Lake Kesagami is 34kilometers long and 10kilometers wide. Northern lakes of this size quickly whip into a frenzy come bad weather; a potentially life threatening situation when you’re paddling in the middle of one. I wasn’t paddling on the largest part of the lake this day, but the longest necessary open water crossing of my trip lay only a few kilometers ahead. Fortunately, it seemed the good weather was holding, and it was blazing hot when I began to make my way across the big lake.
The lake is famous for good Pike fishing and Woodland Caribou sightings, but the most important thing for me was getting across it safely. The weather was still looking good after I’d completed the crossing and put my spray deck on. It wouldn’t last long though, come late afternoon, a nasty head wind picked up. I put my head down and paddled into it hard, determined to make kilometers.
When faced with a large open water crossing, consider the following:
• Be a weather man: Keep your eye on the weather, never attempt a crossing if it looks like a storm’s on the way.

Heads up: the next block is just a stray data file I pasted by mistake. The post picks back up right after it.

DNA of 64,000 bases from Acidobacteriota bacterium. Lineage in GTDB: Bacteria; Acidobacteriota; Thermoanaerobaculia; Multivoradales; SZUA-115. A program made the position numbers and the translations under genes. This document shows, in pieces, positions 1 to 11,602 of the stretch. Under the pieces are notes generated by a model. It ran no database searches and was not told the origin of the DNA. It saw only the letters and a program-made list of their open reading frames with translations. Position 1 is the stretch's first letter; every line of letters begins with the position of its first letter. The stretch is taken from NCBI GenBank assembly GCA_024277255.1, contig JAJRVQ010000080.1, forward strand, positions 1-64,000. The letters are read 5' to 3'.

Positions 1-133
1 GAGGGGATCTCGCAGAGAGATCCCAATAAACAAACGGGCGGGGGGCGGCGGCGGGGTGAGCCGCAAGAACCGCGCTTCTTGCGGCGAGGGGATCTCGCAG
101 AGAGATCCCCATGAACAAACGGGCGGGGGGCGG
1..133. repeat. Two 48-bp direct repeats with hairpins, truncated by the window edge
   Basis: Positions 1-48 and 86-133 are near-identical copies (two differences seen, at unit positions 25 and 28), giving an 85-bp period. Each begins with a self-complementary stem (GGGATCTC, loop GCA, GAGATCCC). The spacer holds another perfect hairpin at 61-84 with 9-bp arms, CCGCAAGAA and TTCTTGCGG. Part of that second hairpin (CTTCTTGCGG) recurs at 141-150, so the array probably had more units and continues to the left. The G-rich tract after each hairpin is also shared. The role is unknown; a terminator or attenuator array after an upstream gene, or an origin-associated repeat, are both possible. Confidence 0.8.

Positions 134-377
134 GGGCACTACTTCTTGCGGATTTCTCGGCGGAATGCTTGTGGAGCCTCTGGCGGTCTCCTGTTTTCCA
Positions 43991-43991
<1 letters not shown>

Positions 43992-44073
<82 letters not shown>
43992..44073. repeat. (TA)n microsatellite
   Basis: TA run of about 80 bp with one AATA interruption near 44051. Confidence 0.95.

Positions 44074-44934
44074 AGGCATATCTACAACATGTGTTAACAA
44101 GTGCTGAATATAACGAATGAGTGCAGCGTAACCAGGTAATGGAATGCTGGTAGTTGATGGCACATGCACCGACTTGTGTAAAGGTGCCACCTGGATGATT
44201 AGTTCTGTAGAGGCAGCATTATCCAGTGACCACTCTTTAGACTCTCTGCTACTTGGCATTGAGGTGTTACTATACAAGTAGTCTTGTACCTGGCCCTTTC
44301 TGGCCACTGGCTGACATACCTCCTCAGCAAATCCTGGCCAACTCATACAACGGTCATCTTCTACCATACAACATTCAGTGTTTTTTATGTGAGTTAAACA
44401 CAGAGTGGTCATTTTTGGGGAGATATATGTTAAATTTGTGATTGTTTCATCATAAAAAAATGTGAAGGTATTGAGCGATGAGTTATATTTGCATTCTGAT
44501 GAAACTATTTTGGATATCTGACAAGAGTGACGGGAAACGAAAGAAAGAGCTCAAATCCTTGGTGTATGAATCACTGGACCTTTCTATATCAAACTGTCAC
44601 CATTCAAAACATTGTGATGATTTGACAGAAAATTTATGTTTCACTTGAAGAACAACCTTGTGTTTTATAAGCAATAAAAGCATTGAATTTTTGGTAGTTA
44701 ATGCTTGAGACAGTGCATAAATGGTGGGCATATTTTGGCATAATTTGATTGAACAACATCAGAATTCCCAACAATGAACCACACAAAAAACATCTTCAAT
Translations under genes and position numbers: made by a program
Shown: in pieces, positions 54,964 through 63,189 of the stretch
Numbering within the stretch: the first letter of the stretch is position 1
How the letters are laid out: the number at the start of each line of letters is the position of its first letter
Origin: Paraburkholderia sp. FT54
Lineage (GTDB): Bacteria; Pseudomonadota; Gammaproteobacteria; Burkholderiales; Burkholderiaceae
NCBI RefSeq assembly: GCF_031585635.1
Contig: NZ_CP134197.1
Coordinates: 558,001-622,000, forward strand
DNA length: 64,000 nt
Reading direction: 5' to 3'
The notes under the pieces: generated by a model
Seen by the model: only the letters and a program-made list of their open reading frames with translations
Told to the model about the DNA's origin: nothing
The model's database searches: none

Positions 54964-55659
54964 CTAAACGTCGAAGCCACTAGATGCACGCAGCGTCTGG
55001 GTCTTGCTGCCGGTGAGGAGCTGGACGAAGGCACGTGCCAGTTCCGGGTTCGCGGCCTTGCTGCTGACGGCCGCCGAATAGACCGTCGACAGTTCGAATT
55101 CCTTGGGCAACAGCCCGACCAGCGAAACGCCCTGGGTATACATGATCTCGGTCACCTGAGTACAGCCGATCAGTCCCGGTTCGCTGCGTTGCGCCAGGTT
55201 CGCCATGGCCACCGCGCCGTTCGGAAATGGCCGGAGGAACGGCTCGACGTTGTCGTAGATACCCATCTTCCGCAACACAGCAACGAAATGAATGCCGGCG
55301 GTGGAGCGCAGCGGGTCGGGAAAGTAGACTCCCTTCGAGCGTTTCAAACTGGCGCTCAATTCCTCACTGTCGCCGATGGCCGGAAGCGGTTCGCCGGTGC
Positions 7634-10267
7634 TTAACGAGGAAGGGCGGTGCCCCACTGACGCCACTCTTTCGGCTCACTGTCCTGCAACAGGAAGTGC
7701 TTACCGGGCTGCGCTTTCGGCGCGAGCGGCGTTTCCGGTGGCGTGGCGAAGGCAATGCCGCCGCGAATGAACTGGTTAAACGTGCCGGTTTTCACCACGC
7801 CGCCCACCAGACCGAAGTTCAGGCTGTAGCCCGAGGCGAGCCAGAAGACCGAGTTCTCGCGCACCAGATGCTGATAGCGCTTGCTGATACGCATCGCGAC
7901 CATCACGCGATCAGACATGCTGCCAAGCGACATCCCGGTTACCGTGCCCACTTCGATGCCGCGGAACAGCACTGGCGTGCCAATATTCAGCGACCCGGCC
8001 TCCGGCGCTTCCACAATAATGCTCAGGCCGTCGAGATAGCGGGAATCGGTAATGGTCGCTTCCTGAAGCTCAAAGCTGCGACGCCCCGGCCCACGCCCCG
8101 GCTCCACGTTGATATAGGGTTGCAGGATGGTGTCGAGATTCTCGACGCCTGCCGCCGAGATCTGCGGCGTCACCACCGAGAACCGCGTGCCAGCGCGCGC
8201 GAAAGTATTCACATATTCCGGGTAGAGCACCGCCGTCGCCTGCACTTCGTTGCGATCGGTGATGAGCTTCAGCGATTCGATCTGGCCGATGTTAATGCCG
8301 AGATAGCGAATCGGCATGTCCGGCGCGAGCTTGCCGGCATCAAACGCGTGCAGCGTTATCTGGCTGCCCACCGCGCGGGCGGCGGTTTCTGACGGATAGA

• Gauge the pressure: If you know you’ll be faced with a large crossing, it’s a good idea to cary a barometer.
• Build a cat: If you’re traveling with two canoes, consider rigging a sturdy catamaran by lashing two spruce poles across the canoe thwarts. Then, secure them tightly by running ropes under the hulls.
• Stay put: Don’t attempt a crossing in dangerous conditions, no matter how far you’re falling behind schedule. In the north, time doesn’t dictate your travel, safety and the weather do. It can take days to wait out a weather system.
• Get decked out: A spray deck will increase your safety significantly in wavy conditions. On this trip, I used a spray deck made by North Water.
• Get to shore: This one’s a no brainer, if you get caught in a storm, paddle to shore as fast as you can!
• Spread it out: If traveling with a group of more than one canoe. Make sure each canoe has sufficient gear and provisions on board should you become separated in a storm.
• Don’t be on break: If you’re paddling in big waves, avoid getting caught on the top of a whitecap. The aerated water where a wave is breaking provides little buoyancy, causing your canoe to swamp.